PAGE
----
The point I want to make is that 9 dari Nadira is in no way a bad book. There’s some beautiful writing in there. It’s just that I wanted this beautiful writing to be more consistent throughout the whole collection. Some stories like “Nina dan Nadira” (“Nina and Nadira”) passed by without a memorable scene or even paragraph that I wanted to read aloud. I still recommend 9 dari Nadira, I just acknowledge that it is an uneven collection.

Again, for those interested there is an English-translated compilation of Leila S. Chudori’s short stories. Happily, “Ciuman Terpanjang,” “Melukis Langit,” and “Tasbih” are all there. Unfortunately, so is “Nina dan Nadira.” The link is down below:

9 dari Nadira (9 from Nadira) by Leila S. Chudori

Six blog posts in and I’ve finally put up something to do with Indonesian literature.

Leila S. Chudori has been a figure in Indonesia’s literary landscape for almost forty years now. She became a published author at the tender age of twelve (!!!), having written children’s shorts for Indonesian magazines. Her output gravitated to literary fiction as she grew older. She has published two short story collections: Malam Terakhir (The Final Night) and 9 dari Nadira (9 from Nadira), along with a full-length novel: Pulang (Going Home). Chudori is something of a generalist when it comes to writing; fiction is not her only forte. A prominent journalist who has interviewed Cory Aquino, Yasser Arafat, Nelson Mandela, and Robert Mugabe, she has also written scripts for a television drama and a film.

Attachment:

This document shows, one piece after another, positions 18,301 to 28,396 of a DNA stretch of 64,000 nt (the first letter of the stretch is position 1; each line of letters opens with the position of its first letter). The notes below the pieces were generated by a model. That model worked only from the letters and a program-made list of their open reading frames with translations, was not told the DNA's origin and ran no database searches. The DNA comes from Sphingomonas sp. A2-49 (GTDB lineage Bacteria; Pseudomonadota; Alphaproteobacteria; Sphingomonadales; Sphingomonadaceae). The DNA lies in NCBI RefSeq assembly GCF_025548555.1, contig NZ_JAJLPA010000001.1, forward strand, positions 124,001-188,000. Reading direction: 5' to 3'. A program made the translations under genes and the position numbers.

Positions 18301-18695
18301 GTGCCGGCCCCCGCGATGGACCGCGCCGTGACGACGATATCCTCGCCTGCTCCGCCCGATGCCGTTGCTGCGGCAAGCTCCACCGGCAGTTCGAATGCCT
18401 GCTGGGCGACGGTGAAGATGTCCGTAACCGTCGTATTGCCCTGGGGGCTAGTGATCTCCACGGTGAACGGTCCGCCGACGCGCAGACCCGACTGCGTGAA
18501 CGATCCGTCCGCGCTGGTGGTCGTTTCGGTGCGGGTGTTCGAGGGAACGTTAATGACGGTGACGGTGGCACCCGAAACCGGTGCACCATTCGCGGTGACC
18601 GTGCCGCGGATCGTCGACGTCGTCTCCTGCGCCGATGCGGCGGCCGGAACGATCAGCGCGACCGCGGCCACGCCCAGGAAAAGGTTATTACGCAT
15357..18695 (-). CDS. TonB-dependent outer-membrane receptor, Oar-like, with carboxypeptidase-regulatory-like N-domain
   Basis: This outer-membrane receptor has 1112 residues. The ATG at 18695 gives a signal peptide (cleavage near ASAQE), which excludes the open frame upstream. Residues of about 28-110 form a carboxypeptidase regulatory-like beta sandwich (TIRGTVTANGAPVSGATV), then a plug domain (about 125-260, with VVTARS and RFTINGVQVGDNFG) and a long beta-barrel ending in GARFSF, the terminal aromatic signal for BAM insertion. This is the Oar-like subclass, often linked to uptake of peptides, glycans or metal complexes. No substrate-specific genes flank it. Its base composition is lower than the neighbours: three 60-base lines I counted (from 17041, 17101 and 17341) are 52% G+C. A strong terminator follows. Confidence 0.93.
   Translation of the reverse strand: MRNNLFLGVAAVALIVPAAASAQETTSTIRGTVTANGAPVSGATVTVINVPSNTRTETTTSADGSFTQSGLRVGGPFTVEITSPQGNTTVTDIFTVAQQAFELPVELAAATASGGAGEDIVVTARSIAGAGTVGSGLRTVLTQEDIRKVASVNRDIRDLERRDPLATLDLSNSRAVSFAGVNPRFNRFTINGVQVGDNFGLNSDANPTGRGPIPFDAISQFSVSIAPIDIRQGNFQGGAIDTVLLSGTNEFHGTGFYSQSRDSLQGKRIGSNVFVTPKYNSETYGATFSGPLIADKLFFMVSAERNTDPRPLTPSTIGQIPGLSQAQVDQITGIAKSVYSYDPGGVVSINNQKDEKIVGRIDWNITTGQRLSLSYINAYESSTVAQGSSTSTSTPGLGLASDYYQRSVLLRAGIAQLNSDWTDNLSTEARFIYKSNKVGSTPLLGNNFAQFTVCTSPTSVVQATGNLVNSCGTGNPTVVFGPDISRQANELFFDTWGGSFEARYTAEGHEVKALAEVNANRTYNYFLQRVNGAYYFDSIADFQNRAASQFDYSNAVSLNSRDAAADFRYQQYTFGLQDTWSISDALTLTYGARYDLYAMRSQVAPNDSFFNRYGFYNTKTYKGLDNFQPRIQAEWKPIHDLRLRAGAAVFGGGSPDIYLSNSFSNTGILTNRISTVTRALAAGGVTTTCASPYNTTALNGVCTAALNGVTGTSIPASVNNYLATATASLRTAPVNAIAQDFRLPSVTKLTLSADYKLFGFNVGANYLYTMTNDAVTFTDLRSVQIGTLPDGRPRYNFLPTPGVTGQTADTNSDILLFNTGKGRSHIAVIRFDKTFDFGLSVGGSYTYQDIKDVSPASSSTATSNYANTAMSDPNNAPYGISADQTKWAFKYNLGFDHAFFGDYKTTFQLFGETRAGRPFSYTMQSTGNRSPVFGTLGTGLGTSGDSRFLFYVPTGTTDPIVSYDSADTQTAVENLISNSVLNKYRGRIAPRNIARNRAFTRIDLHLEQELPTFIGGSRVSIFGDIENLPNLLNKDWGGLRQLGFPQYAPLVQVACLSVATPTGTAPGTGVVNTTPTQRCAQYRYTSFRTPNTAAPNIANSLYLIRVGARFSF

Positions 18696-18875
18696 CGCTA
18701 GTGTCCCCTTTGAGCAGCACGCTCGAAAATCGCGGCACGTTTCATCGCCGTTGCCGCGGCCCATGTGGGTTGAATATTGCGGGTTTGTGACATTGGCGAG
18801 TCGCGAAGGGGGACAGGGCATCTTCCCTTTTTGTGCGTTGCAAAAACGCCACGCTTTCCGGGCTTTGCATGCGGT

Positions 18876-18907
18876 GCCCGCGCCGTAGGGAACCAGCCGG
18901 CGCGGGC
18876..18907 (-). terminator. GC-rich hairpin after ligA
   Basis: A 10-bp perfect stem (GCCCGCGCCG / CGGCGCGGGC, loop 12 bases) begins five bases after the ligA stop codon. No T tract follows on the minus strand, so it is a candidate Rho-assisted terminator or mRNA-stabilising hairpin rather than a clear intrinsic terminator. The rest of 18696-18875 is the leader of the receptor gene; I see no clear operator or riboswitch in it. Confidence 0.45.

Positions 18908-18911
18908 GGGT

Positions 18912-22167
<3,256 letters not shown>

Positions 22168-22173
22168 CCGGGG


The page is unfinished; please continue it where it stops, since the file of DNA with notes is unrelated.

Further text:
9 dari Nadira opens with the suicide of Kemala Yunus, matriarch of the Suwandi family. Her youngest child Nadira serves as the narrative’s center as the book chronicles her grief and how she and her family trudge on with life. The stories themselves move in a chronological order, but within the stories are flashbacks that date to when Kemala met future husband Bramantyo. 9 dari Nadira is both family saga and historical fiction. It touches upon various historical events such as the Malari Incident up to the World Trade Center collapse. But the book presents these moments in a naturalistic fashion; it’s more of how an ordinary family reacts to historical movements rather than a close-up of the movers and shakers of history.